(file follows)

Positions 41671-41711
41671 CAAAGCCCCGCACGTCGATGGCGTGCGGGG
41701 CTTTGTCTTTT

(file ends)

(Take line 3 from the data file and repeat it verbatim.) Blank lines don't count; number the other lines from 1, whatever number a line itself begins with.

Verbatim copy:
41701 CTTTGTCTTTT